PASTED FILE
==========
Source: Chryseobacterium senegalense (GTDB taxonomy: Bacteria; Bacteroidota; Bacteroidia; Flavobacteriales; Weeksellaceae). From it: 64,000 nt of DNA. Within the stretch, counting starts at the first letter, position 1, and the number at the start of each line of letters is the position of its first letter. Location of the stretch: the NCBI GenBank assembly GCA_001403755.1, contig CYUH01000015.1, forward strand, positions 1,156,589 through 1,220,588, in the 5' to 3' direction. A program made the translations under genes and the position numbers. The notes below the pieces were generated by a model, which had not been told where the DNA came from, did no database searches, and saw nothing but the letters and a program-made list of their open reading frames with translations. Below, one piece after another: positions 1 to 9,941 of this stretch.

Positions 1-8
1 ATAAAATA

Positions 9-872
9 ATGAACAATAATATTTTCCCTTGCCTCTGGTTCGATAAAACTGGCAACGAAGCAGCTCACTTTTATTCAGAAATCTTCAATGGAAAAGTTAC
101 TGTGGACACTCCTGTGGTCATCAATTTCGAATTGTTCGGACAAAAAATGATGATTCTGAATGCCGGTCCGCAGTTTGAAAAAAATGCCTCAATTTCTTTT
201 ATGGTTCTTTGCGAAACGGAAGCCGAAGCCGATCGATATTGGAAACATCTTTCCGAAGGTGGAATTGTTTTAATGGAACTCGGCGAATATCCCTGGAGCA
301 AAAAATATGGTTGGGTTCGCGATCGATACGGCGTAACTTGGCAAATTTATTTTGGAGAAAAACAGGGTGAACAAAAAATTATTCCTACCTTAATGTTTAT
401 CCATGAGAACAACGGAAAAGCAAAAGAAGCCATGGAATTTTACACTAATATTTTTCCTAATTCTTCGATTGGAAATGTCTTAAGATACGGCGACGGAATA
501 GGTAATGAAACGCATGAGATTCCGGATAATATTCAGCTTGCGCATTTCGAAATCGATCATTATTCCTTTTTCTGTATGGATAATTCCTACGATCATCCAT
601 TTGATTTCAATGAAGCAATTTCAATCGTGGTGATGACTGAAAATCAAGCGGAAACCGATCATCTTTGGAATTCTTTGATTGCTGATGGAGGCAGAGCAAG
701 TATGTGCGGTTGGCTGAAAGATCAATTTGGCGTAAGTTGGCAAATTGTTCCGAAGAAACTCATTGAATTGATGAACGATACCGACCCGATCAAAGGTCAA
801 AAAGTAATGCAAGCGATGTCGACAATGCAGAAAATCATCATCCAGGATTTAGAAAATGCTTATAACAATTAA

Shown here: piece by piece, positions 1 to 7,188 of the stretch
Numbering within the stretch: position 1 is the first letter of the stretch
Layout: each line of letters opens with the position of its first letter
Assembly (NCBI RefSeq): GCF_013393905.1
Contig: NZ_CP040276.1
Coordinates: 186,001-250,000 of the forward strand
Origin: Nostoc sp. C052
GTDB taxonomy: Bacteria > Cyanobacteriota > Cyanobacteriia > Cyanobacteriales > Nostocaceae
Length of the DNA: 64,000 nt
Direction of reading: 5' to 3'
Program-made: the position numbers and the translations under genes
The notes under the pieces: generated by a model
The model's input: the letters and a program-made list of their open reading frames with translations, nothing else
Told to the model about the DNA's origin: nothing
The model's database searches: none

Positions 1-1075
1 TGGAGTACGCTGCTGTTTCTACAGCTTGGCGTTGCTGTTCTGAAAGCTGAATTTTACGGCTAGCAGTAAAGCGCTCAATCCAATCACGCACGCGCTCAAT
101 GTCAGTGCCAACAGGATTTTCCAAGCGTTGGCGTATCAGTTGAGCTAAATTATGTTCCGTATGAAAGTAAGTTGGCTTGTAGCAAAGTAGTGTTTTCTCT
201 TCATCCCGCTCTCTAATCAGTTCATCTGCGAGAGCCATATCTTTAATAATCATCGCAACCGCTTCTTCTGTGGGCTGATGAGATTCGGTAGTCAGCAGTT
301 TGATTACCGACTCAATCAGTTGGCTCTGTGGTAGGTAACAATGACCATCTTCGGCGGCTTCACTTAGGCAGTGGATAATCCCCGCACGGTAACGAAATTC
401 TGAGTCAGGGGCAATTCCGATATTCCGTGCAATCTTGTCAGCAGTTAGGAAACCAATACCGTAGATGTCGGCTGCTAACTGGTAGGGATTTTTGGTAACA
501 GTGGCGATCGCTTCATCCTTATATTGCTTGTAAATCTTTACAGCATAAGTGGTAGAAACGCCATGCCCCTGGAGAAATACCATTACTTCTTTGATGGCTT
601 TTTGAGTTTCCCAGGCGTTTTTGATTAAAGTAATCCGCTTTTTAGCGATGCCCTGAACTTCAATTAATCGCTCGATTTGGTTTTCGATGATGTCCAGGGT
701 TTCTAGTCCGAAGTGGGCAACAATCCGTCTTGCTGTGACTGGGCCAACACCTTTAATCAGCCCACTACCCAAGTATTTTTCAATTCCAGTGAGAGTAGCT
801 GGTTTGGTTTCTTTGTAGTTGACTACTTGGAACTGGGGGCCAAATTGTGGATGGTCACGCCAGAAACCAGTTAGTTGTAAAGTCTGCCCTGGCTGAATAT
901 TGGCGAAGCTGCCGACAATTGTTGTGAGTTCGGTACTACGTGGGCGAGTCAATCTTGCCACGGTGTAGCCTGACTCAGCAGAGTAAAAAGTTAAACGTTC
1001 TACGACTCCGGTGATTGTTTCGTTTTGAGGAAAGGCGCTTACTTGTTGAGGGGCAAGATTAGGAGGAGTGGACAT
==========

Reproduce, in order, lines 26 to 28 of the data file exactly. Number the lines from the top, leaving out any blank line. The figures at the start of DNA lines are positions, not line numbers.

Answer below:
The model's input: the letters and a program-made list of their open reading frames with translations, nothing else
Told to the model about the DNA's origin: nothing
The model's database searches: none